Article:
A New Year of Binge Eating, Great Music and the “Ekklesia”

Here’s three random musings from the year of 2011 thus far:

1.  My New Year’s diet was going along swimmingly until yesterday evening. My breakfast was low sugar oatmeal, an egg and water and no coffee. My lunch was an apple pecan salad with pomegranate dressing and plain grilled chicken sandwich. When dinner came around my stomach was racked with hunger pains and my head felt like it was being stabbed by an icepick (from the coffee withdrawals). After deliberation with my wife, I succumbed to CiCi’s and personally ate about 27 pizzas of astounding variety, a couple cinnamon rolls, and a brownie. I also started with a water but ended with a Pepsi. I only vaguely remember the meal now, for it was a warm gooey whirlwind of parmesan cheese, pineapple, barbecue and italian sausage.

Hello, my name is Bryan. And I am a binge eater.

On a positive note, the night did produce one crowning achievement for me. After the copious amounts of pizza and Pepsi intake I unleashed a burp that lasted for literally 14 seconds. It was a deep and guttural explosion of sorts. My wife said it made her want to both “cry and puke” at the same time. Awesome. 

2.  The word “church” in Scripture is “Ekklesia” in Greek. Now I am not a Greek scholar but it is a word with some far-reaching and striking implications. Ekklesia means literally “called out” or “called out to assembly”, which is exactly what every Christian is through Christ (1 Peter 2:9). The historical context of the word is also compelling.  Before the word had a theological meaning for the church it had a political meaning for ancient Greece:  

When the Greek city states found their governments had become too corrupt and oppressive, they would call for an ekklesia, an assembly outside the civil authority of the city. If enough people came out and refused to accept the existing centralized civil authority, that government would collapse. Non participation has been a successful and peaceful means to free mankind from oppressive civil authority throughout history.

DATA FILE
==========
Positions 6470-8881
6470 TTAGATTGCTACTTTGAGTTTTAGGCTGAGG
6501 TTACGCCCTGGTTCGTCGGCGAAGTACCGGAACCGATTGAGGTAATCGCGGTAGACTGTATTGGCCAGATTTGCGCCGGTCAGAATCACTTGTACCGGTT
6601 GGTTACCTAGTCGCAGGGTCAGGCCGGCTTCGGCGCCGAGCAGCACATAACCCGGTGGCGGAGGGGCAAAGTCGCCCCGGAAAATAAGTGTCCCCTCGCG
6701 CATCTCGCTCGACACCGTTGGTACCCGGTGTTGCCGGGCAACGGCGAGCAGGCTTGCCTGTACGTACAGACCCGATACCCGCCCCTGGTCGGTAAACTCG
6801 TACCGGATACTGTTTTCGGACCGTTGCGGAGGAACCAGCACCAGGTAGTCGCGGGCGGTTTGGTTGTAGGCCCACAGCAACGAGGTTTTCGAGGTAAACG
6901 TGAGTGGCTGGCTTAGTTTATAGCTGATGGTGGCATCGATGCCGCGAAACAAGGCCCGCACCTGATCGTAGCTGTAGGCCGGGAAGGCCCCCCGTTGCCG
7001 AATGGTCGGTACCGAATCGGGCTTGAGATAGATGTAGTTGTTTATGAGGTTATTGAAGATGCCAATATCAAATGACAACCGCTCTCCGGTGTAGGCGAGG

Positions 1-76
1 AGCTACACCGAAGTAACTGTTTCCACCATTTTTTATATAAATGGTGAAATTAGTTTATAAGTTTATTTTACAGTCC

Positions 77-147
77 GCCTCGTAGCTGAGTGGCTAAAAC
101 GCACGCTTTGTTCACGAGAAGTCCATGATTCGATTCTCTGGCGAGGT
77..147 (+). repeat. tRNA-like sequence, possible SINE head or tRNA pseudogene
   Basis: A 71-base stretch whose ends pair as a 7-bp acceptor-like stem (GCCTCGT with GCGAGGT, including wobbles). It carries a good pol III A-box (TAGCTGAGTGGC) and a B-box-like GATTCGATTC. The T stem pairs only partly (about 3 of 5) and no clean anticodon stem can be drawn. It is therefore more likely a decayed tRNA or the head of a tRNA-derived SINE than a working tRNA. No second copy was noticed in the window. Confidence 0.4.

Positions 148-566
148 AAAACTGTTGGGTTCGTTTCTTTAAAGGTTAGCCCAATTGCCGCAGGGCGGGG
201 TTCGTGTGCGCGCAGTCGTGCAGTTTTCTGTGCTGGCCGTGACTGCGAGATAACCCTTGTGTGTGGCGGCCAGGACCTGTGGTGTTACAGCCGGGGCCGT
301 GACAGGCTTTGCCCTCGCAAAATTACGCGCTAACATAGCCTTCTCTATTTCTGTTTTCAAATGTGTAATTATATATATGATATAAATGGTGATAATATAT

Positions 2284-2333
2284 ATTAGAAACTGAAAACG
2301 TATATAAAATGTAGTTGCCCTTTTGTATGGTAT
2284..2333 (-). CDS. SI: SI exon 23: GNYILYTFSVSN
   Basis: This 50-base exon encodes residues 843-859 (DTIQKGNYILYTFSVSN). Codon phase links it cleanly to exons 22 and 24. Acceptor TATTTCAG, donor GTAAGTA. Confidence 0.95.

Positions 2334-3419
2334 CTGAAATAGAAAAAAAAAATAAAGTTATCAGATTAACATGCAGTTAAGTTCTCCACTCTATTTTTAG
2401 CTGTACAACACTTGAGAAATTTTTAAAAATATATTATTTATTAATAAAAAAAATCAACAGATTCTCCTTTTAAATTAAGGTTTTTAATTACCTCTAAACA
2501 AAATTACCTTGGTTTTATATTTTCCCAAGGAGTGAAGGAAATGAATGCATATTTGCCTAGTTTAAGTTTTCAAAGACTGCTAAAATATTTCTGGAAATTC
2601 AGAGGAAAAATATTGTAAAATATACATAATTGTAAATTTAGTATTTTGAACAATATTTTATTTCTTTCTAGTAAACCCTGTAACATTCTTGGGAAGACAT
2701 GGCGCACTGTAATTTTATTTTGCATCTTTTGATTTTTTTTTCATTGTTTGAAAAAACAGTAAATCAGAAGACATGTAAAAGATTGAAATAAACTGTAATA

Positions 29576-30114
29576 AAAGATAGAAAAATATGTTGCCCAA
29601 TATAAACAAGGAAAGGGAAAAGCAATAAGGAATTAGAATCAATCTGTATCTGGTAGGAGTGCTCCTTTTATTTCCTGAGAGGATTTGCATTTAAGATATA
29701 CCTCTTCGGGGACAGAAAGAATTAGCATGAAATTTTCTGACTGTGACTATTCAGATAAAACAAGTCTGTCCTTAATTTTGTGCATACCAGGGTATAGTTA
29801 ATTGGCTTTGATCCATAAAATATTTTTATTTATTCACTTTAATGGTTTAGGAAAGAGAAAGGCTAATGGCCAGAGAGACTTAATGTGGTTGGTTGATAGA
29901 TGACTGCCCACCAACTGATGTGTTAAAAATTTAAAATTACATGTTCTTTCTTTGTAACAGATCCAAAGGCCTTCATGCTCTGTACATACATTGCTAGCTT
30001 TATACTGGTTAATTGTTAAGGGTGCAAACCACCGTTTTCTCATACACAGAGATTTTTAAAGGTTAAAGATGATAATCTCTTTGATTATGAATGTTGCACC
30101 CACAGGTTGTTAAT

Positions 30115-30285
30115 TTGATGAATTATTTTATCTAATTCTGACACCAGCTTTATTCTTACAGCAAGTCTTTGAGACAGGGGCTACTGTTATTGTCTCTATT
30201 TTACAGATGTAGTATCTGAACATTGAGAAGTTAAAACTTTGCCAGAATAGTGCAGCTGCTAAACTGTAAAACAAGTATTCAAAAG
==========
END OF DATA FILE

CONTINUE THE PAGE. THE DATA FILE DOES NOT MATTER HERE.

So when we are “called out” by Christ to join His church, we are being called to an assembly with ruling power and real authority. When sin and Satan have oppressed a city the “called out” are then called to use their weapons of the word, prayer and fasting. MUCH MORE could be said on this subject but I am too lazy to expand on it any further here; alas, you should do your own study on “Ekklesia.”

3.  I’m gaining a newfound respect for the musical talent of John Mark MacMillian. His voice is very rich, unique and a bit raw, but I would challenge anyone to find a better songwriter in the Christian music scene. The general levity of the CCM scene with its laments over “torn jeans” and vaguely Christian pop lyrics is a bit sickening. Macmillian’s song, “Death in His Grave,” has some of the most poetic and biblical lyrics I’ve heard put to music.  His song “How He Loves” (remade by the David Crowder Band) is both anthemic and worshipful. The story behind the lyrics is a touching reminder of redemption in tragedy.

It may be time we get out of the cultural Christian mainstream and find some of the unearthed gems giving a creative and authentic voice for the Lord.

Bryan Daniels

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